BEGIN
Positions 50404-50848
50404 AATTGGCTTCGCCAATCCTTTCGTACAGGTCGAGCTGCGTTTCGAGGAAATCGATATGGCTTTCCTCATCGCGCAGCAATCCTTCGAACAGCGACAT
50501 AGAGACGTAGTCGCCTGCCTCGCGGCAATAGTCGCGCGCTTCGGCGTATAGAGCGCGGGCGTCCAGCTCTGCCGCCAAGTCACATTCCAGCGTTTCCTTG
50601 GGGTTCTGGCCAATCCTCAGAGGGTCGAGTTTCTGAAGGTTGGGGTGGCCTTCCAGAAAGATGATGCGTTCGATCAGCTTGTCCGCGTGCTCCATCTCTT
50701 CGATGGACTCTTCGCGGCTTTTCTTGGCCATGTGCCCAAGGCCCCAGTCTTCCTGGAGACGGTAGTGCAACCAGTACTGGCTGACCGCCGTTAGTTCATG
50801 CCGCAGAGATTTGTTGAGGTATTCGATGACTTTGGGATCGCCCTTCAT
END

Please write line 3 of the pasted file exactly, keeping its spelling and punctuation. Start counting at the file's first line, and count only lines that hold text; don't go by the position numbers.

50501 AGAGACGTAGTCGCCTGCCTCGCGGCAATAGTCGCGCGCTTCGGCGTATAGAGCGCGGGCGTCCAGCTCTGCCGCCAAGTCACATTCCAGCGTTTCCTTG